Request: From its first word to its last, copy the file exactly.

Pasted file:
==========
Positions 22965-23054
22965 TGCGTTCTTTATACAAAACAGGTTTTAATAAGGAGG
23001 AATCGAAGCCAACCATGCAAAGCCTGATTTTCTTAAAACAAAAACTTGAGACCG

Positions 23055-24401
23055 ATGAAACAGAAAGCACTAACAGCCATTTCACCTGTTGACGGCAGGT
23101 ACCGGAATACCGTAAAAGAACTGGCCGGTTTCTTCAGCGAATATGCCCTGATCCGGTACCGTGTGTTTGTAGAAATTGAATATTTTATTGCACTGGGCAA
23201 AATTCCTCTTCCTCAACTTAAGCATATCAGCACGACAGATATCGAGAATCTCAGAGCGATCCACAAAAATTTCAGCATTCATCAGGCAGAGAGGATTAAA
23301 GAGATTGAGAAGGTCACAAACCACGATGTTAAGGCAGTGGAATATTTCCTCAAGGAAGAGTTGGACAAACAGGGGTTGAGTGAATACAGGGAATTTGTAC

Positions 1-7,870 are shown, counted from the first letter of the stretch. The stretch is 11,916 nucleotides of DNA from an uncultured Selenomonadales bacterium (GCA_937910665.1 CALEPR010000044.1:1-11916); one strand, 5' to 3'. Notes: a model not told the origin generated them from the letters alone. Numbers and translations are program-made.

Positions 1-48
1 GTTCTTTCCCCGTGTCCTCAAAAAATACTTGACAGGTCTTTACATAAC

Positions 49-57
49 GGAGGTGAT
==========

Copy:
Positions 22965-23054
22965 TGCGTTCTTTATACAAAACAGGTTTTAATAAGGAGG
23001 AATCGAAGCCAACCATGCAAAGCCTGATTTTCTTAAAACAAAAACTTGAGACCG

Positions 23055-24401
23055 ATGAAACAGAAAGCACTAACAGCCATTTCACCTGTTGACGGCAGGT
23101 ACCGGAATACCGTAAAAGAACTGGCCGGTTTCTTCAGCGAATATGCCCTGATCCGGTACCGTGTGTTTGTAGAAATTGAATATTTTATTGCACTGGGCAA
23201 AATTCCTCTTCCTCAACTTAAGCATATCAGCACGACAGATATCGAGAATCTCAGAGCGATCCACAAAAATTTCAGCATTCATCAGGCAGAGAGGATTAAA
23301 GAGATTGAGAAGGTCACAAACCACGATGTTAAGGCAGTGGAATATTTCCTCAAGGAAGAGTTGGACAAACAGGGGTTGAGTGAATACAGGGAATTTGTAC

Positions 1-7,870 are shown, counted from the first letter of the stretch. The stretch is 11,916 nucleotides of DNA from an uncultured Selenomonadales bacterium (GCA_937910665.1 CALEPR010000044.1:1-11916); one strand, 5' to 3'. Notes: a model not told the origin generated them from the letters alone. Numbers and translations are program-made.

Positions 1-48
1 GTTCTTTCCCCGTGTCCTCAAAAAATACTTGACAGGTCTTTACATAAC

Positions 49-57
49 GGAGGTGAT